People always ask me if it is better to drink wine vs. liquor with respect to calories and weight gain. The answer? It doesn’t matter. If the number of calories delivered in one glass of wine equals the number of calories in a martini, they have the exact same effect on your body and fat.  What you want to consider her is quantity.  People usually drink many more glasses of wine since the alcohol content is lower.  So, at the end of the night, 4 glasses of wine may equal the alcohol content of 2 martinis.  But, the wine calorie content will be much higher (4:2) and contribute to fat increase.

Liquid calories have a direct effect on fat production.  Calories delivered in food must be metabolized in the body before they are either deposited for storage (fat) or excreted.  I have heard people say, “liquid calories (liquor) go straight to your hips.”  Liquid calories are not necessarily digested prior to absorption in the stomach.  This explains the high one experiences after one glass of champagne.  The digested alcohol (sugars) are rapidly absorbed, produce a dramatic insulin spike, and the body shunts the sugars into storage (fat) to keep blood sugar even.

Have you ever noticed that the shape of people who drink a lot of alcohol is typical?  Think of young men after freshman year in college and their hard, protuberant bellies, or women who drink heavily who have obesity in the trunk and not in the extremities.  The culprit? Yellow fat. The fat that is formed is deposited around the intestines, inside the abdomen and not typically in the fat below the skin of the abdomen.  I call this look the “man-belly.”  When I was at conference in Vegas two months ago, I saw so many young men looking 6 months pregnant, usually standing at the bar or walking around with a beer.  All the exercise in the world isn’t going to make these bellies flat.  This shape is all about calories, diet and yellow fat and the power of alcohol in destroying a flat tummy.

My advice? Enjoy your holiday, and approach indulgence with moderation, moderation, moderation.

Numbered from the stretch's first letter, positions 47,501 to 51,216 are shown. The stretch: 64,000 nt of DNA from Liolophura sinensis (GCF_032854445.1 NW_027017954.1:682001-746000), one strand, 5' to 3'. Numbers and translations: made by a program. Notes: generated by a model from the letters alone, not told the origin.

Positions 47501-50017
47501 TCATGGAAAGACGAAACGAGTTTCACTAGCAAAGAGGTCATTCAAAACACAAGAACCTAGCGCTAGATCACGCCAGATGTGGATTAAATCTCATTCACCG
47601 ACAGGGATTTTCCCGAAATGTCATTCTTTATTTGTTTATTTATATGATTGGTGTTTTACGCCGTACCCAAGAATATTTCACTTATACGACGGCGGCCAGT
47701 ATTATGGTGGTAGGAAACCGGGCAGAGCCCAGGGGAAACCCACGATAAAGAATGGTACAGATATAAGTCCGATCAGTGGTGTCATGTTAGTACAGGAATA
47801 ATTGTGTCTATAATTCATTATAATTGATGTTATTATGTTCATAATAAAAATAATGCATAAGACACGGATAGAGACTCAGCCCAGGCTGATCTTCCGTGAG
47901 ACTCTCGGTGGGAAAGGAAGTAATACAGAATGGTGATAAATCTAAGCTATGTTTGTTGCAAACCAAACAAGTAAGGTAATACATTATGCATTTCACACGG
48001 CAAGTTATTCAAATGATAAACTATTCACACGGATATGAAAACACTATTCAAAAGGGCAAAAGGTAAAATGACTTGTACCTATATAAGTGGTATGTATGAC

Thanksgiving Traditions

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I remember Thanksgiving, 15 years  ago as a pivotal holiday in the usual conflict of how to handle food when you are trying to lose weight.   I was eating very cleanly to lose fat and gain muscle:  small portions, multiple well-spaced  meals  which were  high in protein and low in carbs, no sugar, no desserts, and no alcohol.  I had been on this regimen for about 3 months.   On that Thanksgiving Day, I thought, “Make it your ‘cheat day.” Turkey, stuffing, white potatoes smothered in gravy, sweet potatoes, turnips, cranberry sauce, string beans, apple pie, pumpkin pie, and mince pie filled my plate as it had on every Thanksgiving.  About 2 hours after my meal, I had abdominal cramps, felt dizzy, cold sweats… like I had been poisoned.  Actually, I had poisoned myself by the volume of fatty food and sugar . I did not realize that  my body was in a delicate nutritional balance after  only  3 months of eating healthfully.  The large volume of carbs and sugar cause a monumental insulin spike which precipitated a rebound hypoglycemia which occasioned my symptoms. That said, Thanksgiving is defined by food, tradition and family. This is not the day to deprive yourself.  My advice for all of you who are on the Brown Fat Diet or eating well:  enjoy the holiday.  But take care to go slowly and eat small portions.

Think Global, Eat Local

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I love this article from a recent DailyOM, entitled “Think Globally, Eat Locally Have Fun and Save the Planet.”

They write:

Now it is more important than ever to eat locally and shop your local farmer’s market and small grocery store. We all know that our planet needs our help right now, but we often feel unsure about what to do, where to make an effort, and what will really help. The good news is that we can heal the planet on a daily basis simply by buying and eating food that is grown locally. Food that has been transported long distances doesn’t contain much life force by the time it gets to your kitchen.